A Stonehenge mystery has finally been solved - Reuters News Agency

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A Stonehenge mystery has finally been solved

By Emer McCarthy | 30 July 2020


Scientists have solved an enduring mystery about Stonehenge, determining the place of origin of many of the megaliths that make up the famed monument in Wiltshire, England, thanks to a core sample that had been kept in the United States for decades. Emer McCarthy reports.

They’ve puzzled the world for centuries, but scientists have finally solved mystery of the place of origin of many of the megaliths that make up Stonehenge.

And it’s all because of a fragment of Stonehenge, taken as a souvenir, that had been sitting in the United States for decades.

Stonehenge sits in Wiltshire, England, and new geochemical testing indicates that 50 of Stonehenge’s 52 pale-gray sandstone megaliths, known as sarsens, share a common origin about 15 mile away at a site called West Woods on the edge of Wiltshire’s Marlborough Downs.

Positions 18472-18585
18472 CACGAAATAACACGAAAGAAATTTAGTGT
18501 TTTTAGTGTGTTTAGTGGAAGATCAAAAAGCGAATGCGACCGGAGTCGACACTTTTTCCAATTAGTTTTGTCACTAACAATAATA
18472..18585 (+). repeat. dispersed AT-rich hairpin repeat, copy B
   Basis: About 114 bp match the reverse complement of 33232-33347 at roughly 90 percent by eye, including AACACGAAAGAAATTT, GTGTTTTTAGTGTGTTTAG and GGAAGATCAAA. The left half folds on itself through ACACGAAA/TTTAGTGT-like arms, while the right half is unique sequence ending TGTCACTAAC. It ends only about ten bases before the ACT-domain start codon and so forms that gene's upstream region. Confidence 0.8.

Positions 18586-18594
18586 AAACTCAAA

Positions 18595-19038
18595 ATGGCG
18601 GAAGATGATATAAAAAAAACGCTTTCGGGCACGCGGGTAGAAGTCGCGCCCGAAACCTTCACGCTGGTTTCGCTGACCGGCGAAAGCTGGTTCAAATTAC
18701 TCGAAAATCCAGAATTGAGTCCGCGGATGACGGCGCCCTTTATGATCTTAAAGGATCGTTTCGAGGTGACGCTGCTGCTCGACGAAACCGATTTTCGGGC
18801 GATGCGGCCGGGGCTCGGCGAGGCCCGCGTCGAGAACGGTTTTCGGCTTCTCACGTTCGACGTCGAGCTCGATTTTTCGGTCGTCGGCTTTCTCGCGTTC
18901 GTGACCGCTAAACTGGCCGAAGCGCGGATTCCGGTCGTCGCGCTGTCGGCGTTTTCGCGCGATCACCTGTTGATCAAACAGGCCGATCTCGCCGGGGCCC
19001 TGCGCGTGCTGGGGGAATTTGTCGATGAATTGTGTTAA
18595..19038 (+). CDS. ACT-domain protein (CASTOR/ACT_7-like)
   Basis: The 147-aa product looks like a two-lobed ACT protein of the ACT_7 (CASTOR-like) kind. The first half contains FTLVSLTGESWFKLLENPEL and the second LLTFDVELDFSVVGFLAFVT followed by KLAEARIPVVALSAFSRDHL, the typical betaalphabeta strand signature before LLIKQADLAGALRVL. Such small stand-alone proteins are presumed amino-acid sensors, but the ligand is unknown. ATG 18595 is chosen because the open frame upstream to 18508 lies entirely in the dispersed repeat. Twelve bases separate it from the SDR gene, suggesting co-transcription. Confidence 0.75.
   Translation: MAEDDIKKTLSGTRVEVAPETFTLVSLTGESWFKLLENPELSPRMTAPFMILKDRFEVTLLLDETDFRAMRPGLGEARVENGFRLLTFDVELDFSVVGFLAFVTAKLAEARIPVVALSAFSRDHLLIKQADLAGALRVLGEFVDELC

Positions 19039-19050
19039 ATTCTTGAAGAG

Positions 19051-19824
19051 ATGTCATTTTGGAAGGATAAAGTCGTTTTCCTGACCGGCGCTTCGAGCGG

Timothy Darvill is a Professor of Archaeology at Bournemouth University.

“The science behind it is fairly straight forward in one sense because what we’re doing is a simple case of finger-printing. We’re taking some stones at Stonehenge itself and we’re working out the geochemistry of them. For that we measure all the little trace elements which are in the stone. Now, sarsens are really difficult stone to work with because it’s 99 percent silica and silica is a pretty ubiquitous mineral.”

The American connection ion is over a sarsen core sample, extracted during conservation work in the late 1950s when metal rods were inserted to stabilize a cracked megalith, which now has provided crucial information.

It was given as a souvenir back then to a man named Robert Phillips who worked for the company involved in the conservation work and was on-site during drilling.

Phillips took it with him with permission when he emigrated to the United States in 1977.

Phillips decided to return it to Britain for research in 2018. He died this year.

Stonehenge is one of the UK’s most recognised landmarks, but their exact purpose still remains unknown to scientists.

By Emer McCarthy

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